Stephen Girard

On this date in 1750, Stephen Girard was born in Bordeaux, France. The freethinking philanthropist, who settled in Philadelphia in 1776, liked to say he started life with a sixpence. When he died he was the wealthiest man in America.

Girard went to sea as a cabin boy before he was 14 and worked his way up to commander. He opened a store in his adopted city, then became a ship owner and banker. During the yellow fever outbreak in 1793, when half the residents fled, Girard became a hero. He not only opened his pocketbook to help but volunteered as nurse and hospital manager for two months, working directly with the sick and dying.

Girard, an arch-critic of clergy and Christianity, though he donated to individual churches, named his sailing ships after freethinkers such as Voltaire. Biographer Stephen Simpson wrote that “his opinions were atheistical” and that Girard “utterly disbelieved in all modes of a future existence, and who rejected with inward contempt every formulary of religion, as idle, vain, and unmeaning.”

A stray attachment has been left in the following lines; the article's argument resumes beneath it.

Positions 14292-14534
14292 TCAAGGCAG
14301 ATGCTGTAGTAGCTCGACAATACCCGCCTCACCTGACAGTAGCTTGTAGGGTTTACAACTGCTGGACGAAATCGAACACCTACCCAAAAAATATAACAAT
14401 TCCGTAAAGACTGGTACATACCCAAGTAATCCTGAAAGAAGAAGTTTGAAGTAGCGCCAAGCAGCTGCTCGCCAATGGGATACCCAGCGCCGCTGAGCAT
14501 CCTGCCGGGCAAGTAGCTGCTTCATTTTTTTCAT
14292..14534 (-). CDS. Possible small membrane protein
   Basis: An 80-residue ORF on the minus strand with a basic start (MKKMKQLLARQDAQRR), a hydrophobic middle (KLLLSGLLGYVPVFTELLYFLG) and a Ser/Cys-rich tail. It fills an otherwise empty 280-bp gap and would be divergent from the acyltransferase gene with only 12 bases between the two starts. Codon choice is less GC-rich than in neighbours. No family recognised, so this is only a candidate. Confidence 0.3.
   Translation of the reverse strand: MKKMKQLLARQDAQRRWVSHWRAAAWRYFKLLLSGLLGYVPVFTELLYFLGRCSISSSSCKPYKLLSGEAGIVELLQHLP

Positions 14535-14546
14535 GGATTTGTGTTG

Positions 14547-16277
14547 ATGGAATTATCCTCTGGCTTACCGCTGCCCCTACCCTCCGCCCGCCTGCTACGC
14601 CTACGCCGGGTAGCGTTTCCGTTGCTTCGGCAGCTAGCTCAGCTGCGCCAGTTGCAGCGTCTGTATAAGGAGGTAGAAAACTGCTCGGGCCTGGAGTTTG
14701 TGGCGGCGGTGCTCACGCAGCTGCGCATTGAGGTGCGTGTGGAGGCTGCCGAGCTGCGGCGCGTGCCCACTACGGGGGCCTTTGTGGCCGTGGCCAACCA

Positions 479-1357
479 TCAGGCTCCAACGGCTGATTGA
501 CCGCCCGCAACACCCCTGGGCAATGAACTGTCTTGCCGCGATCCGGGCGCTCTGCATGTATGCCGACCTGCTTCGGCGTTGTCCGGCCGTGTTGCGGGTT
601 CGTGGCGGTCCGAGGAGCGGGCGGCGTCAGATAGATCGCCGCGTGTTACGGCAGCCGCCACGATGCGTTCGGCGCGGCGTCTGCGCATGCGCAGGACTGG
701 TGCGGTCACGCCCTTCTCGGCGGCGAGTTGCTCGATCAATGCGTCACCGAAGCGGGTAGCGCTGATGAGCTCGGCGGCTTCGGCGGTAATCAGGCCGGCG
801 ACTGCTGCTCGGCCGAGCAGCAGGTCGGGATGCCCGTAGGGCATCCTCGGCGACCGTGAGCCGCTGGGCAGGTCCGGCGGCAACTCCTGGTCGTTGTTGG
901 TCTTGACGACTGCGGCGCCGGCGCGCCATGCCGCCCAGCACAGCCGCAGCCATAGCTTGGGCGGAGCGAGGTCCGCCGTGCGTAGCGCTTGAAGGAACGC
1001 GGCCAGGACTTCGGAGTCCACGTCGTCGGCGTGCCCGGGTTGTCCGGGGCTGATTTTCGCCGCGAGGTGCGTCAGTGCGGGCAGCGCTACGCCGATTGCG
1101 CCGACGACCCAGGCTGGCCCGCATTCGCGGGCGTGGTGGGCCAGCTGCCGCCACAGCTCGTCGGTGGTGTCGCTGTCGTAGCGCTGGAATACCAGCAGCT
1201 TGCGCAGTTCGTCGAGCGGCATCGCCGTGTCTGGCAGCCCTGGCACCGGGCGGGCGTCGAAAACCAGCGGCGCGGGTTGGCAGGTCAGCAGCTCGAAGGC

He left nearly his entire estate, valued at $7.5 million, to charity. He willed more than $5 million for the construction and endowment of a college for orphans, instructing that there should be no sectarian control or instruction (see quote below). Writing in 1894 in Four Hundred Years of Freethought, Samuel Putnam noted the school had about 1,500 students but that Girard’s provisions had been “shamefully violated.” (D. 1831)

Freedom From Religion Foundation